Why Python?

In the scientific community, python is becoming the de facto scripting language. 

The obvious reasons are:

1. It is accessible, download and install in minutes.

2. The syntax is simple, just about anyone could program, read it.

3. It is dynamic, thus making it easier to test while you program.  This is the so called, test-driven development.

4. In addition to its comprehensive set of standard libraries,  there are amazing amount of packages available. The Python eco-system is flourishing, as more packages are wrapped using swig and other tools.

5. Cross-platform support is yet another huge advantage of python; most programs will run on mac, Linux and windows with almost no additional work. 

6. Extreme productivity.  I have seen network, fully functional GUI applications written in less than a few hundred lines. 

I am sure there are other benefits of python that I have not mentioned above. It is difficult to find another language that can beat Python on all of these points.

 

How it works.

Like any scripting (dynamic) programming languages.  Python itself is slow, you would not want to write a simulation that requires hours of cpu time in pure python.  However, there's a cure.  You can wrap your existing C/C++ code using SWIG, by generating a python interface for your C code.  SWIG is pretty strait forward to use, it pretty much amounts to defining an interface using SWIG's interface language, generate a loadable c module, load it into python and call the function.

Example:

Say, you have a C program example.c

#include<stdio.h>

void my_C_function(){

  printf(" Calling the C function ");

}

Step 1. Write your interface (example.i)

%module  example

%{

extern void my_C_function();

}

Step2. Generate the Python interface

swig -python example.i

You will find example_wrap.c in your directory.

Step3.  compile both the wrapper and the original c program.

gcc -c example.c example_wrap.c  -I/yourpythonIncludeDIR

Step 4.  dynamically link your example.

ld -shared example.o example_wrap.o -o _example.so

 

Step 5.  run Python

>>> import example

>>> example.my_C_function()

'calling the C function'

>>>

 

Where to look?

Using swig, package developers are able to bring tremendous amount of value to the Python community. 

Some of the most famous python packages for scientific computing includes:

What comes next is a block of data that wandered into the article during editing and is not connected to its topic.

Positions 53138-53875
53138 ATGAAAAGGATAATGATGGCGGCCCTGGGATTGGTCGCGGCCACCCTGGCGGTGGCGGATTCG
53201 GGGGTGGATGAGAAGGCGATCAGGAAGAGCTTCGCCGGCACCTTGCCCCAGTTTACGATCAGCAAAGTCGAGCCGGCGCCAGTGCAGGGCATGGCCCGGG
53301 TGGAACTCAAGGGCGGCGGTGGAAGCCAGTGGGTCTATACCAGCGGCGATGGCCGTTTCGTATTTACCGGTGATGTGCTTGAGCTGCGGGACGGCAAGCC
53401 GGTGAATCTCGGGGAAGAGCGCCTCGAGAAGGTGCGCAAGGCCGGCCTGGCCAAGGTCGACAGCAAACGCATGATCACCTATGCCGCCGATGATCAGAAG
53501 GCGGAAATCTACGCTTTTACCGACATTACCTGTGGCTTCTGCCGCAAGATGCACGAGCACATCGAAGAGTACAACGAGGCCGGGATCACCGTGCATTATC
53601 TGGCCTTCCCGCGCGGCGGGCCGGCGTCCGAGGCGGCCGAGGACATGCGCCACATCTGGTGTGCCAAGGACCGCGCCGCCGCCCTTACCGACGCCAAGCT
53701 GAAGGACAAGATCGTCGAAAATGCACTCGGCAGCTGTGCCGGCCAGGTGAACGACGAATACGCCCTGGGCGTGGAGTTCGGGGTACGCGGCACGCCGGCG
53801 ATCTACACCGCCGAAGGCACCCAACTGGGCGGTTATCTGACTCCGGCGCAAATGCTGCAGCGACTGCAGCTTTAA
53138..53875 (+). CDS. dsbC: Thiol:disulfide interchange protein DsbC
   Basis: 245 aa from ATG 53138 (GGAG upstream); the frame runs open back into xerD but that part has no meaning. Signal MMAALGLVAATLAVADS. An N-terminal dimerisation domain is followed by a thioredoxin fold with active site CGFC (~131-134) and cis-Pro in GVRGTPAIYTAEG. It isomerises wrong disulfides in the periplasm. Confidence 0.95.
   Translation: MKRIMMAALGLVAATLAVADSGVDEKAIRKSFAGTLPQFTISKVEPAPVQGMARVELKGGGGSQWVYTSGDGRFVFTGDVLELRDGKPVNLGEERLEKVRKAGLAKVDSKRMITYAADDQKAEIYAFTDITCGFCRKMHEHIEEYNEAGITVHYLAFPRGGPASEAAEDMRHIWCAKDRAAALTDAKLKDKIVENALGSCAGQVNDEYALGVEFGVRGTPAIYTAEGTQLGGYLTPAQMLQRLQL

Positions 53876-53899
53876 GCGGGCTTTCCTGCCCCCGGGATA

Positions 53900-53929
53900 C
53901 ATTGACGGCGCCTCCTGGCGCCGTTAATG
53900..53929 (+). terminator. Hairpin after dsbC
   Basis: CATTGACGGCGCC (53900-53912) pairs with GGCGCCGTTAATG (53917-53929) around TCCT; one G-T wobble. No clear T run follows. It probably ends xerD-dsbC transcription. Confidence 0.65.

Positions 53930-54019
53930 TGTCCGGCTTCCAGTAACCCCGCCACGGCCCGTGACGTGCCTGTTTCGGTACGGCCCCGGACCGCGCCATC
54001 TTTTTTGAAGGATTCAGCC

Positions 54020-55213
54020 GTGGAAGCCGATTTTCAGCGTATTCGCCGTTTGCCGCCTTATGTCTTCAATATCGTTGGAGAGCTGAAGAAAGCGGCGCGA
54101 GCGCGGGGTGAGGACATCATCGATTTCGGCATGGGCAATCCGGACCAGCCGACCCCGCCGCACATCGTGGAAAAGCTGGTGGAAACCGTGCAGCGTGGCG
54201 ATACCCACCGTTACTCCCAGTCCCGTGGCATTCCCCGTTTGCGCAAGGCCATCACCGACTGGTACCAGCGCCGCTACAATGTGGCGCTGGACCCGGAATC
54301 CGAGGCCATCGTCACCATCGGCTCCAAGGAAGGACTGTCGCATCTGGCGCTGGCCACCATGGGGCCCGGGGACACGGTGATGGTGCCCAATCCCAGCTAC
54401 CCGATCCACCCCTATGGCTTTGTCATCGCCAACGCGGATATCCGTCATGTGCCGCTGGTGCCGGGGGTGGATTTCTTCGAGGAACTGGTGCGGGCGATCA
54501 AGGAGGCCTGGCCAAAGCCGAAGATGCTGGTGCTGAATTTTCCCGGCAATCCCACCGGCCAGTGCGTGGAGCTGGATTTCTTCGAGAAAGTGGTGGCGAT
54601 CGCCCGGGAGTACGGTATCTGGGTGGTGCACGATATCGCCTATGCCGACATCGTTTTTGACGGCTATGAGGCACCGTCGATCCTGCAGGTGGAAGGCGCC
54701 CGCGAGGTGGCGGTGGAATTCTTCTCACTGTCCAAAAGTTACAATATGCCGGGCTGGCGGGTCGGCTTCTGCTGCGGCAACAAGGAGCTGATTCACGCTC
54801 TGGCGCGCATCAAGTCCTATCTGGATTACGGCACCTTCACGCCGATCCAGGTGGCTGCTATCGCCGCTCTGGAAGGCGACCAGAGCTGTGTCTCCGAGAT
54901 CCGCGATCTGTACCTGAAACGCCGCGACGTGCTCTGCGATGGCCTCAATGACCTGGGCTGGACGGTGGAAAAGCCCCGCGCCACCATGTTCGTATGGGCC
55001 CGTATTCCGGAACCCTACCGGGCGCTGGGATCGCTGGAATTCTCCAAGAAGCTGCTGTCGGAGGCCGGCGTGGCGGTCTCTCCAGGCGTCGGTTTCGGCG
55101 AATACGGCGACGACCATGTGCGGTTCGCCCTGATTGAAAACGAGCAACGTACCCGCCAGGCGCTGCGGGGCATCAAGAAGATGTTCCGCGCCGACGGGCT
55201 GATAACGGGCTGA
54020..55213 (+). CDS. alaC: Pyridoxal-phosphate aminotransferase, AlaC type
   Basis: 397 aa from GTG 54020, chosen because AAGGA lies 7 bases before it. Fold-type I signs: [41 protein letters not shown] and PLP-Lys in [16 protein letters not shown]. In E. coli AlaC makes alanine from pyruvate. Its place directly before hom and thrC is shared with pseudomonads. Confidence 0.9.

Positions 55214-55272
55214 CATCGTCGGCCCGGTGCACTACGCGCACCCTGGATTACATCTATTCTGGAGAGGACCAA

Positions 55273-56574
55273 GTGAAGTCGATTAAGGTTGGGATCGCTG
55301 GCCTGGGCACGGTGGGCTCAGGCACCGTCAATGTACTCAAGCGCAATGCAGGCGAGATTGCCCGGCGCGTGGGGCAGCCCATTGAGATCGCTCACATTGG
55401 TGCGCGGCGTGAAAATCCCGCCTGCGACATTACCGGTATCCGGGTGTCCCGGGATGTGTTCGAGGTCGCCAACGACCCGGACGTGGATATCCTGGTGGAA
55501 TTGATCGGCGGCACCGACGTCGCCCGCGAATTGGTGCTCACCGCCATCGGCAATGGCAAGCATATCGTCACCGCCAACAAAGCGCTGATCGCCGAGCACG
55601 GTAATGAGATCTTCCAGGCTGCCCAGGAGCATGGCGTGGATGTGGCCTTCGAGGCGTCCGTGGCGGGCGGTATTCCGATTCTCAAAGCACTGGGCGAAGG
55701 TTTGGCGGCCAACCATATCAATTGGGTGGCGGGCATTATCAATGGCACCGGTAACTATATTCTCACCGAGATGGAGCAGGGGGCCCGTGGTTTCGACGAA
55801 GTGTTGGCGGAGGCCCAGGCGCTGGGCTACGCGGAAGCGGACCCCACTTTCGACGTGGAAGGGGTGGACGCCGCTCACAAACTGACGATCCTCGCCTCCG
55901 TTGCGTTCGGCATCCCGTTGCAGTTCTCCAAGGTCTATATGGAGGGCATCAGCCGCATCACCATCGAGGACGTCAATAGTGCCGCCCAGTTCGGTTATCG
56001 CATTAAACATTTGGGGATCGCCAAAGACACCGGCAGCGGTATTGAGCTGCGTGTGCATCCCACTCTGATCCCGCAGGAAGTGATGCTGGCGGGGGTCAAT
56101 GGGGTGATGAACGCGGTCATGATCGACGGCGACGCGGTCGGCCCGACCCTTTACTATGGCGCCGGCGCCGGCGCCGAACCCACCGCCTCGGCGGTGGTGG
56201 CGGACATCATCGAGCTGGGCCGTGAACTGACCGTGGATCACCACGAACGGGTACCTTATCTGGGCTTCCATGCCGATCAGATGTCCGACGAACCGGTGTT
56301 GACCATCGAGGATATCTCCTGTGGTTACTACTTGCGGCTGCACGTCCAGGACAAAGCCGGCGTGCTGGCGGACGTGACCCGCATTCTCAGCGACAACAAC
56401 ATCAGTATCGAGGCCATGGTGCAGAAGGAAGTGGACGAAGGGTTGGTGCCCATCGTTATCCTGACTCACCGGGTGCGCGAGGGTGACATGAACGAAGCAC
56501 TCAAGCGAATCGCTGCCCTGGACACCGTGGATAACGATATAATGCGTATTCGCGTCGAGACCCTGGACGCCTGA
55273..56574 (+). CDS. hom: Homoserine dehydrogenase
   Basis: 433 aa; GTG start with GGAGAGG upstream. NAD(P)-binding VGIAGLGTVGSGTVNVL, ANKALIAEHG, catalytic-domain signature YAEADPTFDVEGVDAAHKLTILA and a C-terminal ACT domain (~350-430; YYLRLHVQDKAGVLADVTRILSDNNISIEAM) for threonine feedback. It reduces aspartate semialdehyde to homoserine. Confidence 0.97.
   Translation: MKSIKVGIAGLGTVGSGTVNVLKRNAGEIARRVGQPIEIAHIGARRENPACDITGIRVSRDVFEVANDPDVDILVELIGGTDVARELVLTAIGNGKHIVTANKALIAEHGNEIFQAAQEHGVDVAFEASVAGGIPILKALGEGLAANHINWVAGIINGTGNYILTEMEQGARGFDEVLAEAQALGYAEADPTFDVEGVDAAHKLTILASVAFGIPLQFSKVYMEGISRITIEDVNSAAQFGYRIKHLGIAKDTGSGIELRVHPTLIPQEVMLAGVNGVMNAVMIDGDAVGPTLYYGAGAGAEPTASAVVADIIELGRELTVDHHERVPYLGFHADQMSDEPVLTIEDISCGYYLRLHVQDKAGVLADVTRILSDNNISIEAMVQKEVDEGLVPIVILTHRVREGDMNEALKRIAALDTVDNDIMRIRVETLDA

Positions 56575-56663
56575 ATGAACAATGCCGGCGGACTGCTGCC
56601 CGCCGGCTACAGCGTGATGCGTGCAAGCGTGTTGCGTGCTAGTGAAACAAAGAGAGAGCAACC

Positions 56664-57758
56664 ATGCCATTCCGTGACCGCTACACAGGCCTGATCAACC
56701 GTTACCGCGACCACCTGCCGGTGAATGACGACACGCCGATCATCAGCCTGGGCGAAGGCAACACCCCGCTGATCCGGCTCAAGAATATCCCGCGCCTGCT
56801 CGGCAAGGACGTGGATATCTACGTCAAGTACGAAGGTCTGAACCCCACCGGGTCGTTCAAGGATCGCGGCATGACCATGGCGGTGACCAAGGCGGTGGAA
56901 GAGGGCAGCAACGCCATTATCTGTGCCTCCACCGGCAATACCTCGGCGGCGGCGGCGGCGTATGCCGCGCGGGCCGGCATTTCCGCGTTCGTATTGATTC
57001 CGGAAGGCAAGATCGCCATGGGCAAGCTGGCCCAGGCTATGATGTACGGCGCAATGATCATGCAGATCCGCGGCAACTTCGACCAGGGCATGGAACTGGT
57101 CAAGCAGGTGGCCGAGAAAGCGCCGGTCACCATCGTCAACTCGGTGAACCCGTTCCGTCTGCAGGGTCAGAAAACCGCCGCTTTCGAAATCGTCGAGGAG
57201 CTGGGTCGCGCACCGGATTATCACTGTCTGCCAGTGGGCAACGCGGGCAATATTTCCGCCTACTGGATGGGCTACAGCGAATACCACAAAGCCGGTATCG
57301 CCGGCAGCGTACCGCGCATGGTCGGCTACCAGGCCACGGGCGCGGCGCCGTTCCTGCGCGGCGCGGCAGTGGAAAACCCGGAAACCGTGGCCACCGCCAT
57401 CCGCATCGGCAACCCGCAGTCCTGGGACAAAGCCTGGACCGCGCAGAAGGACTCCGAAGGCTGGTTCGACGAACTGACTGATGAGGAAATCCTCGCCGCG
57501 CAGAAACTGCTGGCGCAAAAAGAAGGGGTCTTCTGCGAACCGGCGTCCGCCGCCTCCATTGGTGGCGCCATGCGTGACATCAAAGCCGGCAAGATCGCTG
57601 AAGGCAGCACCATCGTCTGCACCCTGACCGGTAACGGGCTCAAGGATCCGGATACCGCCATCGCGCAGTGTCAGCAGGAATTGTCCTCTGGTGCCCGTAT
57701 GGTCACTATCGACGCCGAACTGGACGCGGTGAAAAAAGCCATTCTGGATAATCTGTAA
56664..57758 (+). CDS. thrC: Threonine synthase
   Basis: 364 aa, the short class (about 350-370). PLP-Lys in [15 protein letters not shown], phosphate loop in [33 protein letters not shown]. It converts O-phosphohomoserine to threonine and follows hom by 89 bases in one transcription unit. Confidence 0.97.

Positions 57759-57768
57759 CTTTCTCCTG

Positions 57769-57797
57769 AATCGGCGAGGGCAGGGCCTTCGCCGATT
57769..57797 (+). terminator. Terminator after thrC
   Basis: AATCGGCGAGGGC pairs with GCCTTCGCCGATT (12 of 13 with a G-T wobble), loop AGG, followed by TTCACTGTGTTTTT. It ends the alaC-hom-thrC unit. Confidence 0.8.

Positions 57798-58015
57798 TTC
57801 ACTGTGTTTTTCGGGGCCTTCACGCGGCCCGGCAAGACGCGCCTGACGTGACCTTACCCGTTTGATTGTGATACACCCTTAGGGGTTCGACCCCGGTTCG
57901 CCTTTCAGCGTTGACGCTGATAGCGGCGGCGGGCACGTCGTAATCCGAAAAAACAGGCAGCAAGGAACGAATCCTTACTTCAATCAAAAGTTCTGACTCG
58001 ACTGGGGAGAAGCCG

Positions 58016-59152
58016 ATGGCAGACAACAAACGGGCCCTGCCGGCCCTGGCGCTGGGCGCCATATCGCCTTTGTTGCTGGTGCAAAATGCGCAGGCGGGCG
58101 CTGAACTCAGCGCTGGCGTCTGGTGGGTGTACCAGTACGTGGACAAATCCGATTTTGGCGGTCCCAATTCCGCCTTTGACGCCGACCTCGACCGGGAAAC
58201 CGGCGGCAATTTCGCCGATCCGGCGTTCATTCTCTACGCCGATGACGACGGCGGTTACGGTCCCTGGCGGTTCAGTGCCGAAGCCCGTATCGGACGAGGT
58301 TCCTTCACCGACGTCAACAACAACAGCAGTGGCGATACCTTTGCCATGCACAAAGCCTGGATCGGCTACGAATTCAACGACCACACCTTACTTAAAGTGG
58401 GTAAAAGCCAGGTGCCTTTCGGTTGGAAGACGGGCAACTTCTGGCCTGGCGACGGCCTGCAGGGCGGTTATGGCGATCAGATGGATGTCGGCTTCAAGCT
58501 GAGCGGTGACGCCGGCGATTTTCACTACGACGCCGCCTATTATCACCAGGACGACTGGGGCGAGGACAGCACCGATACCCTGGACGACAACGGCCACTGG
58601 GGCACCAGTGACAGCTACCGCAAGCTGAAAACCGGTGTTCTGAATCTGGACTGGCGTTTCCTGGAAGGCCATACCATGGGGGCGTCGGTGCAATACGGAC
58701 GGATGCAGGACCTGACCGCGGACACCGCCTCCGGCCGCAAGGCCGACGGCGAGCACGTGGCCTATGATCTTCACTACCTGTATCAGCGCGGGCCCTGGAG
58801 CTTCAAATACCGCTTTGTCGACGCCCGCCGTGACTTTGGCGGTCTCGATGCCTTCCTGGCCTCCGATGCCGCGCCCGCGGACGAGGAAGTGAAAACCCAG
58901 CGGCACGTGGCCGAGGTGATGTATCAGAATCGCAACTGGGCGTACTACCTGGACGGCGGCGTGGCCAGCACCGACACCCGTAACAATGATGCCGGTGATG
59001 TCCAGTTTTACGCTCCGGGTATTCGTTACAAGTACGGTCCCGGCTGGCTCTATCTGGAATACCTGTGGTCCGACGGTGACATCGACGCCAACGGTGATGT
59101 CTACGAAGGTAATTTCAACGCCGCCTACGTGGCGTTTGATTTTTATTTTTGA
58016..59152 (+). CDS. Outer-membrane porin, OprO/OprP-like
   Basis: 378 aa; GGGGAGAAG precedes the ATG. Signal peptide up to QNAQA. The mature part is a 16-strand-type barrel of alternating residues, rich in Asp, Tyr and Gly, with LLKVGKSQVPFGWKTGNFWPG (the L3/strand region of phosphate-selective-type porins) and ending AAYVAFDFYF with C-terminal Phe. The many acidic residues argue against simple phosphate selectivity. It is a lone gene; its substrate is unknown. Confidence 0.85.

Scipy, numPY:  solvers, lapack, blas, optimization, and much more.

PyTables:  built on top of hdf5, it is basically an efficient database store package for HUGE amounts of data.

There are simply too many to mention, a good place to look is:

http://www.scipy.org/Topical_Software

 

Python runs well on windows

Some of the windows developer may not have used python in the past.  The good news is that MOST of these packages are NOT only available on windows, but they run better on Windows.  One of the most frustrating things about running Python and utilizing its full power and packages is installation.  I have spent hours if not days trying to get packages installed on Linux.  The issue is that you will need to not only worry about versions of Linux, but also the various dependencies, and their versions.  Sometimes RPMs or .DEB packages are not available, then you are on your own... building a tool Chain from the latest source is simply not accessible to most end users.  Of course, this is getting better on Linux, but for most of us mere mortals, we just need a double click installation process.

Luckily, the windows support on python even surprises me.  python.org provides an MSI installation python2.5.2, and various packages can be loaded using the easy_install script.  In the next blog, I will demonstrate how i was able to get enThought's scientific 3d scientific Visualization tool working in minutes on Windows.  Though it may not be fair to compare here, but the last time I got it entirely working on Linux took me nearly two days to build all the packages.

Python and .NET

IronPython is a version of python that targets the .NET framework, that means you can script .NET code in PYTHON!  That means that you can script WCF, WPF, Silverlight, and even XNA. You would be able to find out more at http://www.codeplex.com/IronPython  Since mono is the .net equivalent on Linux, so are these extra functionality. 

 

Conclusion

Python is the best cross-platform, scripting language for scientific computing.  It runs surprisingly well on windows, if not better than other platforms.  As a python user, I would like to see more windows developers start utilizing the benefits of python, especially when it comes to writing tests.  In the next blog, I will show you how to start doing scientific computing, serious 3d Visualization with Python in 30 minutes or less on the windows platform.